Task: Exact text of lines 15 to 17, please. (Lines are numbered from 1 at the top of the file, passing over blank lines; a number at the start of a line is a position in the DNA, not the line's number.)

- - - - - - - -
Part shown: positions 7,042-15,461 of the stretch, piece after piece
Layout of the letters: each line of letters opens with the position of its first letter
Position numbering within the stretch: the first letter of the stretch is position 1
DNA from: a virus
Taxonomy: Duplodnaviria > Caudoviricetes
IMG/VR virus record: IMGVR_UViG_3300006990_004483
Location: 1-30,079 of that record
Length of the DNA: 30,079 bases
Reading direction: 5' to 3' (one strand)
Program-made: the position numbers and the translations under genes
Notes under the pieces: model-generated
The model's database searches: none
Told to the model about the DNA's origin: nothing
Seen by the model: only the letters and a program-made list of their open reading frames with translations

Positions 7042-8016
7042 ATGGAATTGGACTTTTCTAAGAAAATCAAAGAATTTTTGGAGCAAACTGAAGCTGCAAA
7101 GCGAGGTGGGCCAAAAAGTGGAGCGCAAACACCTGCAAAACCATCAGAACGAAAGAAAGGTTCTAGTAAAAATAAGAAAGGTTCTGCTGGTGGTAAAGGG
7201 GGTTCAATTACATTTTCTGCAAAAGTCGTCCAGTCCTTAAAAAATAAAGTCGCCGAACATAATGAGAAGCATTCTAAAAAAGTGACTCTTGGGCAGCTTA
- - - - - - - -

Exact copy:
Positions 7042-8016
7042 ATGGAATTGGACTTTTCTAAGAAAATCAAAGAATTTTTGGAGCAAACTGAAGCTGCAAA
7101 GCGAGGTGGGCCAAAAAGTGGAGCGCAAACACCTGCAAAACCATCAGAACGAAAGAAAGGTTCTAGTAAAAATAAGAAAGGTTCTGCTGGTGGTAAAGGG